Like air and water, food is the substance of life. However, what is considered edible in some cultures may be regarded as disgusting or taboo in others. Yet the culinary diversity of our planet means that world travelers are not likely to run out of new, exotic dishes to sample. While some regionally popular foods like pizza and Nutella now have a global following, there are other dishes that remain obscure despite their avid local enthusiasts. In recognition of this fact, here is a sampling of strange and unique dishes from around the world.
This is a type of Scottish sausage that is made out of a sheep’s chopped up heart, liver, and lungs. The aforementioned organs are then blended together with oatmeal, onions, and spices. Finally the mixture is boiled in the sheep’s stomach lining. Haggis is usually served with a side of mashed turnips and potatoes as well as a glass of whisky. This dish was mentioned as early as 1430 in a cookbook from Lancaster in northern England and it is eaten to this day by Scots. Modern versions sold at the supermarket and at other retailers come in manufactured casings. Fast food restaurants serve often serve haggis with chips instead of vegetables.
This Icelandic entrée no doubt started as a way to render the Greenland or sleeper shark edible, because it was known to be poisonous fresh. The fish is traditionally buried underground and left to ferment in its own juices. In modern times, the meat is wrapped in plastic first in order to keep out any germs. A few weeks later, the meat is unearthed and hung up so that it can air dry. Harkarl has a strong flavor. Travelers to the country are known to sample it in small cubes, but the locals eat in in a manner similar to any other kind of jerky. Harkarl allegedly smells like rotting seafood on a hot summer day and may trigger a gag reflex, so those sampling it should proceed with caution.
If a food item can be fried prior to consumption then cooks tend to find a way to do so, which leads to unusual things such as Twinkies, Coca-Cola, and Snickers bars being dunked into hot grease. Fried milk is yet another example of that fact. In this delicacy, milk is cooked with cornstarch into a paste and then frozen overnight before being cut into cubes. These cubes are next dipped into batter, then skewered and fried. On the outside, fried milk is chewy yet it has a sweet flavored center. This dish can be found in China and several other Asian countries. A similar recipe is popular in Spain, where the milk is mixed with flour and sugar in order to form a batter prior to being baked. It is then dusted with cinnamon and sugar before being eaten.
It allegedly tastes like chicken, but then so do a lot of other bland foods. According to various recipes, those seeking to prepare this culinary delight should first find and kill a rattlesnake. They should then skin the snake and remove all its entrails. The meat should next be cut into bite-sized portions, then dipped in a batter of flour, salt, pepper, garlic, and crushed crackers. Other versions of this recipe say rattlesnake can be breaded with cornmeal instead. Finally, the breaded meat should be fried until it is golden brown in color and eaten when it has cooled enough.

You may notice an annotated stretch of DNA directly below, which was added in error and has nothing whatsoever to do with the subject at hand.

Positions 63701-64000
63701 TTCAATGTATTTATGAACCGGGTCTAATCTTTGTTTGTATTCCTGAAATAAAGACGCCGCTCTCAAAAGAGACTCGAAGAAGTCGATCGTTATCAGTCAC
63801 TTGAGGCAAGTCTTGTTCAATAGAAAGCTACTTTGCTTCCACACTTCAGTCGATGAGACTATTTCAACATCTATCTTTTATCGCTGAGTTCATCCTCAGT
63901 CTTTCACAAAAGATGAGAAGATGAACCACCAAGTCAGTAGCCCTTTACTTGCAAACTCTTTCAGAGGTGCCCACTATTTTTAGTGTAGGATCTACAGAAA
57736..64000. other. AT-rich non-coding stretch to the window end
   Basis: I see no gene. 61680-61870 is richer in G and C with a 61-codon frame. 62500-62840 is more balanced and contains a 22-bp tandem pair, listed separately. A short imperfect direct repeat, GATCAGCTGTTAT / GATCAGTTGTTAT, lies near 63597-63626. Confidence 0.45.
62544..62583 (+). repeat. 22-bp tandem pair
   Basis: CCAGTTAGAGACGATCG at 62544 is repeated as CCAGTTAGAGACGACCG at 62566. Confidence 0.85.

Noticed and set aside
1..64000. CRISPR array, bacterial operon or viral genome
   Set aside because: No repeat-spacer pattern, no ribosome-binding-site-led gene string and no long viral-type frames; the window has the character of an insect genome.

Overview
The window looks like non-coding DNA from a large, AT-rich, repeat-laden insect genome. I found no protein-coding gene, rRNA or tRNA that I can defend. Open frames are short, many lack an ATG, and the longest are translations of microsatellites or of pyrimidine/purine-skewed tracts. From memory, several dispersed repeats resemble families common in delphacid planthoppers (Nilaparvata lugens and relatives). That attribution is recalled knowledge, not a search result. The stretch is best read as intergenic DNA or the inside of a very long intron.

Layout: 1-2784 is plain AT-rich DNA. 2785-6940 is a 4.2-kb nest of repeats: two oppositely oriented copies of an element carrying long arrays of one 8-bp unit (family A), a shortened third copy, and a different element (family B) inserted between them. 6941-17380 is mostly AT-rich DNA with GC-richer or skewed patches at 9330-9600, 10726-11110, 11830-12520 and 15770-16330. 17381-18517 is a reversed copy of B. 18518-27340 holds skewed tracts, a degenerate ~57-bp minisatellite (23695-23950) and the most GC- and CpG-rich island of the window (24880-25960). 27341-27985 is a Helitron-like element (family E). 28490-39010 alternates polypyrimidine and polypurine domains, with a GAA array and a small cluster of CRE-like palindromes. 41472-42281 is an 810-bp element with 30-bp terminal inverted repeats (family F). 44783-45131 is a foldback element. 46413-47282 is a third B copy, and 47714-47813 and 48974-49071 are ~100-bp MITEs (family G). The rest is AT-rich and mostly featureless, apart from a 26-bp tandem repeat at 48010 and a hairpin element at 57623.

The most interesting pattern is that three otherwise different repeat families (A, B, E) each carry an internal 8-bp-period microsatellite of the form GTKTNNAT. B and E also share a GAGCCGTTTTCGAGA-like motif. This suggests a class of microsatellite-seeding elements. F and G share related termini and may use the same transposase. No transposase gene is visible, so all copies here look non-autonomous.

This Canadian dish is one that most people either find intriguing or slightly gross. No doubt it is laden with calories and is dieters’ worst nightmare but the ingredients are relatively ordinary on their own. However, when combined the thick French fries, light gravy, and bite-sized cheese curds make this popular side item a bit peculiar. Poutine is served in a number of fast food restaurants, small diners, and pubs throughout Canada. Common additional toppings include smoked meat, chicken, caramelized onions, and bacon. There are a great many variations on the traditional poutine such as substituting the potato fries for sweet potato fries, using a sauce other than gravy, or using heavier gravy than is otherwise typical. Diners should note that the squeakier the cheese curds are when bitten, the fresher they are.
Also known as Akutaq, this Alaskan treat is made from whipped reindeer fat, berries, and freshly fallen snow. In some locations, sweeteners are added to make the dish more palatable but others prefer their icecream unaltered. Traditionally this dish called for seal oil, but modern cooks typically use Crisco instead. Other versions of Eskimo icecream have fish as an ingredient as well. A variety of recipes can be found throughout Alaska, where it is popular with the locals.
Forbidden on public transportation, airplanes, and hotels in some countries due to its strong and typically offensive odor, the durian is native to Asia. These fruits show a good deal of variety in color, smell, taste, and size. Certain cultivars, such as the Mon Thong type, are preferable to others due to their less pungent aroma. Durians are said to have a mild, creamy taste and are widely regarded as delicious if one can get past their scent. These spiky, round fruits are ingredient in both savory and sweet dishes throughout Asia.
What are some of your favorite strange or unusual dishes from around the world?